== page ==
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Rock blasting along Tofino-Ucluelet highway put on hiatus

Commuters should still expect delays on Hwy. 4.
The latest schedule for Hwy. 4 shows no daily closures for blasting work, though motorists are advised to expect delays when travelling either in or out of the Tofino-Ucluelet region. (Ministry of Transportation)

Rock blasting work on Hwy. 4 has been put on hiatus.

“The ministry and contractor are currently reviewing how best to complete the rock excavation while minimizing the inconvenience to people who rely on the highway,” a Ministry of Transportation and Infrastructure spokesperson told the Westerly News via email. “The remaining bluffs represent some of the most challenging rock in the entire project to manage. While this evaluation is underway, blasting operations have temporarily been put on hold.”

The blasting is part of the provincial and federal government’s joint $38 million Kennedy Hill Safety Improvement Project, which kicked off in 2018 with the intent of widening a roughly 1.5 kilometre stretch of the highway and removing an encroaching rockface. As of November, 400 blasts had been conducted and just under 90,000 cubic metres of material had been removed.

The oft-maligned blasting work has been blamed for frequent unscheduled closures over the past year as unpredictable rockfalls have shut down the only road connecting the Tofino-Ucluelet region to the rest of Vancouver Island, causing frustration amongst commuters and business owners.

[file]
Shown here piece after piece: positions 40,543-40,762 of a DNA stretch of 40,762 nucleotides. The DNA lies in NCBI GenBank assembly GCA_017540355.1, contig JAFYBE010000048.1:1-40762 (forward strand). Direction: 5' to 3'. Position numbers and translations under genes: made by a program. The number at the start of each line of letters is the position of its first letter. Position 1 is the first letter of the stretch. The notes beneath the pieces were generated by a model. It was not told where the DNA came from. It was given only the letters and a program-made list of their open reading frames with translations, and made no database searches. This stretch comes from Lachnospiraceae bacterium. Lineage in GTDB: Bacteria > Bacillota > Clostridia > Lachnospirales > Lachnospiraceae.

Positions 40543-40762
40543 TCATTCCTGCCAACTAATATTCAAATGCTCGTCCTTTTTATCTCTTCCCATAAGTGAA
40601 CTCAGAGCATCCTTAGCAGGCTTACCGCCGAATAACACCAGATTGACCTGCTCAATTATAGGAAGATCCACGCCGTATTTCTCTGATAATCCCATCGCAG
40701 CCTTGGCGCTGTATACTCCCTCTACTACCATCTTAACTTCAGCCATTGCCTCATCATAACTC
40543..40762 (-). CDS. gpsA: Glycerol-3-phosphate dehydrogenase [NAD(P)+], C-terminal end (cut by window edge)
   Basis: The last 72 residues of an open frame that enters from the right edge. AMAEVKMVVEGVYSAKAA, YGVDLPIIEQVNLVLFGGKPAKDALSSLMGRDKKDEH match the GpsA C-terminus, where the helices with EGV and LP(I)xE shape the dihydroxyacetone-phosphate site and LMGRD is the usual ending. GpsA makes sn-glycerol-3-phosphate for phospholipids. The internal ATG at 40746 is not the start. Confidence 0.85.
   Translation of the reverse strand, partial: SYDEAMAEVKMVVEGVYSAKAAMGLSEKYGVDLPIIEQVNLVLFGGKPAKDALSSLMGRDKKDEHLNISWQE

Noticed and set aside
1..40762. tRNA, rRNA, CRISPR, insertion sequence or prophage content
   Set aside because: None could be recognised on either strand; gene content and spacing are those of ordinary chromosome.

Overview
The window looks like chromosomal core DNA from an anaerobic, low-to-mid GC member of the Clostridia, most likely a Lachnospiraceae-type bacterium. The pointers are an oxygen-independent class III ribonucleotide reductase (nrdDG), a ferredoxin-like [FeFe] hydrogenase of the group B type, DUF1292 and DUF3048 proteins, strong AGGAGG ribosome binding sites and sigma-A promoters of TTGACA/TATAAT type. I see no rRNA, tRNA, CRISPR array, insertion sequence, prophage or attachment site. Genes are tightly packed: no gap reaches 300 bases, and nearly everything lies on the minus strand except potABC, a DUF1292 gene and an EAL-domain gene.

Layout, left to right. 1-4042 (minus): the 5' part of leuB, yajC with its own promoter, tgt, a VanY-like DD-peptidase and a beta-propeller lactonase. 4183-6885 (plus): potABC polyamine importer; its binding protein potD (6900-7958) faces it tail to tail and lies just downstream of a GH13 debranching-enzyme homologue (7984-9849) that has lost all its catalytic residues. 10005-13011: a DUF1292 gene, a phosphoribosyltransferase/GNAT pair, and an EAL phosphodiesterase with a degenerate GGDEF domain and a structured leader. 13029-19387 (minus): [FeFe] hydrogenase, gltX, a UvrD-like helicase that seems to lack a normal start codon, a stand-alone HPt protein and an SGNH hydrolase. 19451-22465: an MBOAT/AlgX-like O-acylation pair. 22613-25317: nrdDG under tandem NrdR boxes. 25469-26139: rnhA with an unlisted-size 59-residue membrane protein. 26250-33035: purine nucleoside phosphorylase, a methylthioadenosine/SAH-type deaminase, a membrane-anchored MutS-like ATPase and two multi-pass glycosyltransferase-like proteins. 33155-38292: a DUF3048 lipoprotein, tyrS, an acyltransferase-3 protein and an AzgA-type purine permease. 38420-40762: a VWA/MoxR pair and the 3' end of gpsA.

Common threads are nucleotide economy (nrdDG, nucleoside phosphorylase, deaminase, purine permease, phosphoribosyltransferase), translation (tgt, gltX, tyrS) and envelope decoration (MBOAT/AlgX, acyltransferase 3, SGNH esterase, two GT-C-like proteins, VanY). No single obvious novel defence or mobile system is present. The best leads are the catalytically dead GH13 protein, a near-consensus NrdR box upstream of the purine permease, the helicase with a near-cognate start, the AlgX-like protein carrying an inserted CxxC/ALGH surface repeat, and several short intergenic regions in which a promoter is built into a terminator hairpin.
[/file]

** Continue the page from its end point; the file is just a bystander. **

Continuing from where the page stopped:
A significant blasting mishap in January destroyed a portion of the road, leading to a three-day closure and the installation of a temporary bridge.

The ministry spokesperson added that “Emil Anderson Construction remains the prime contractor onsite” and drivers should still expect delays as work continues despite the blasting being paused.

“Work continues on the project, including construction of a concrete retaining structure, rock bolting and meshing operations around the site, and placement of final road base gravel at the north end of the project,” they wrote.

The project was initially scheduled to be completed by the summer of 2020, but the ministry announced in April that its timeline had been pushed back.

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Andrew Bailey

About the Author: Andrew Bailey

I arrived at the Westerly News as a reporter and photographer in January 2012.
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